Placebos aren't just for research: Studies increasingly show that treatments with no active ingredients can work as well as—or even better than—"real" therapies. In one such study, some hotel employees were told they were getting good exercise at work; they lost weight, while fellow workers who hadn't gotten the message didn't. Another study found that subjects told their food was high in calories felt full faster than compatriots told they were eating low-cal food, the Wall Street Journal reports.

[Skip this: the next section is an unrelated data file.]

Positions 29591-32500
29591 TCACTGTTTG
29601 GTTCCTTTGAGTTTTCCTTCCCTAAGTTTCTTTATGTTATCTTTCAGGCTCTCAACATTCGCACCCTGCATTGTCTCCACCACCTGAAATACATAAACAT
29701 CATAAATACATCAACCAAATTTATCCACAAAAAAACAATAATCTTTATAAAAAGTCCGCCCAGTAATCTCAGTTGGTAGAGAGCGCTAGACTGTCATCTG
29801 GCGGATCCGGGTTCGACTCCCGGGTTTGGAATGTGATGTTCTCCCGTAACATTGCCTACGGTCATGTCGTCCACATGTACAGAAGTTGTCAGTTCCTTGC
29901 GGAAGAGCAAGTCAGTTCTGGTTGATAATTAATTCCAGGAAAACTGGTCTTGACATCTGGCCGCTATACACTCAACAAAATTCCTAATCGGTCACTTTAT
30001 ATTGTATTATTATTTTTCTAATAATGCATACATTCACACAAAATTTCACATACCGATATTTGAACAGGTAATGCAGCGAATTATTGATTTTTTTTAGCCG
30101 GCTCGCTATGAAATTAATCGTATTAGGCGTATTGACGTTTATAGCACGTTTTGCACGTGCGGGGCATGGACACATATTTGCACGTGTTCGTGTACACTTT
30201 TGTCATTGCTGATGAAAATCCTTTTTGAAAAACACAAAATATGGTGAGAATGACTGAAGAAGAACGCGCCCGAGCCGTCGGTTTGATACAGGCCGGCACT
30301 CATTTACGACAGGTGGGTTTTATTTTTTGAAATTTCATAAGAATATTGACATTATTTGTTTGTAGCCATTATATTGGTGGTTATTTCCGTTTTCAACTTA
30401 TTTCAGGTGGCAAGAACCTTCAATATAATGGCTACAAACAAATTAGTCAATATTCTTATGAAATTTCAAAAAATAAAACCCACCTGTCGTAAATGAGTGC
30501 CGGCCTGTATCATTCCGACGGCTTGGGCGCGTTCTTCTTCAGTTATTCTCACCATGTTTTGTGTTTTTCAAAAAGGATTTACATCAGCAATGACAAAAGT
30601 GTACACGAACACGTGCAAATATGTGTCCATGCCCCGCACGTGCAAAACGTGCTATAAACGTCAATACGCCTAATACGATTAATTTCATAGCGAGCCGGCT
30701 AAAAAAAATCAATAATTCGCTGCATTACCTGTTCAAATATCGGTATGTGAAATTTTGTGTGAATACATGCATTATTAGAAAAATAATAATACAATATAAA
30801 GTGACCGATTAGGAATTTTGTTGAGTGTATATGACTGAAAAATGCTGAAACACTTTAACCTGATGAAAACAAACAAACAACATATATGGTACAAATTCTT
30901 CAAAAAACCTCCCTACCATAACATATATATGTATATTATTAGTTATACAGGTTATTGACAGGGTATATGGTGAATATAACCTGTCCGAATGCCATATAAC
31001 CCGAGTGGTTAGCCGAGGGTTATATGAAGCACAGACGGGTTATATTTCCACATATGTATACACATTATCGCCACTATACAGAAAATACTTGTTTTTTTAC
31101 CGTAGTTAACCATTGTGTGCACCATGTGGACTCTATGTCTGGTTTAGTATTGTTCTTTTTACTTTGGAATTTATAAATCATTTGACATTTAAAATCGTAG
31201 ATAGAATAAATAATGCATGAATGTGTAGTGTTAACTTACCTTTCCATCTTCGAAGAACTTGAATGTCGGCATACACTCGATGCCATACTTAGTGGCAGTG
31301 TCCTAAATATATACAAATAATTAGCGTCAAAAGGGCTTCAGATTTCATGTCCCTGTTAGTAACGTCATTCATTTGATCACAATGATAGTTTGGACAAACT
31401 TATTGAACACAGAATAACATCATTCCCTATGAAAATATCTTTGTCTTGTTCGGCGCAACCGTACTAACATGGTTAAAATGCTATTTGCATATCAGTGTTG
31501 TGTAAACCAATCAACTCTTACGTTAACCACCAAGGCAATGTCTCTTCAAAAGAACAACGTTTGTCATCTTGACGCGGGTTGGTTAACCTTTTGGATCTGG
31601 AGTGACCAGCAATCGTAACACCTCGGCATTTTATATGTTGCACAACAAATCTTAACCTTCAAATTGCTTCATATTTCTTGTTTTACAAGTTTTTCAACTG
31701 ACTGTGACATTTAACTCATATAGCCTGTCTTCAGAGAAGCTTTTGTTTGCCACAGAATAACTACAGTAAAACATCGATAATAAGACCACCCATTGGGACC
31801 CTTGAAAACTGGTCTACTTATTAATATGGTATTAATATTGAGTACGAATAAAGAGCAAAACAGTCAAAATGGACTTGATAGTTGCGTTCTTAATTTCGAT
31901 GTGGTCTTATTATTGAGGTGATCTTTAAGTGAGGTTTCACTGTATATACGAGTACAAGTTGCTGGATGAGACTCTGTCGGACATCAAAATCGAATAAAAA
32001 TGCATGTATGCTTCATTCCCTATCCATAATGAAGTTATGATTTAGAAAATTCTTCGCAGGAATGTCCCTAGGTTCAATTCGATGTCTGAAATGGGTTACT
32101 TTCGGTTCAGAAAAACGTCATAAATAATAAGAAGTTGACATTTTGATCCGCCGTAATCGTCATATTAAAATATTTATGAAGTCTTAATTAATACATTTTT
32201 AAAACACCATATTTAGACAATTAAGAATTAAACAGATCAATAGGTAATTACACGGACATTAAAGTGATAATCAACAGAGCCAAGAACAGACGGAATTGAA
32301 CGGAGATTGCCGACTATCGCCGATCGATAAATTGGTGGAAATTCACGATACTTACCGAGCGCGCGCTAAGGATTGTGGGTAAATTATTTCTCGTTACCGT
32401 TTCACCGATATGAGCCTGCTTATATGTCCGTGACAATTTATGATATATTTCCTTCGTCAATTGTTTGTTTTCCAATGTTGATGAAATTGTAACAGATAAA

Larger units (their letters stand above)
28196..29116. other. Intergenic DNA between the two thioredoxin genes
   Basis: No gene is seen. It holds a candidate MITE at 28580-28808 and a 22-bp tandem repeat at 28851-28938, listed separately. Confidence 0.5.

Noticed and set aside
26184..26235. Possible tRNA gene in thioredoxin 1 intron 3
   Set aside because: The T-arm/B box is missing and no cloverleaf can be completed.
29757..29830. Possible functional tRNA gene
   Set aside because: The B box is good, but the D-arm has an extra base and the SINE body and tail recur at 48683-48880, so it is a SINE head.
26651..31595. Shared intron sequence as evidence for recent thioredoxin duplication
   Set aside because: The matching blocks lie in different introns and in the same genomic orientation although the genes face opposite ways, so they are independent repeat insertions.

It's not just about the metabolism, of course: Some 30% to 45% of depression patients, for example, saw benefits from placebos. What's more, such treatments seem to perform well even when subjects know what they're getting. Patients with irritable bowel syndrome felt better after taking pills they were told lacked any active properties and just worked on the mind. "Evidence is that placebo changes not the underlying biology of an illness, but the way a person experiences or reacts to an illness," notes an expert. Indeed, some doctors already prescribe over-the-counter drugs for their placebo benefits; researchers are looking into better harnessing the treatment's power.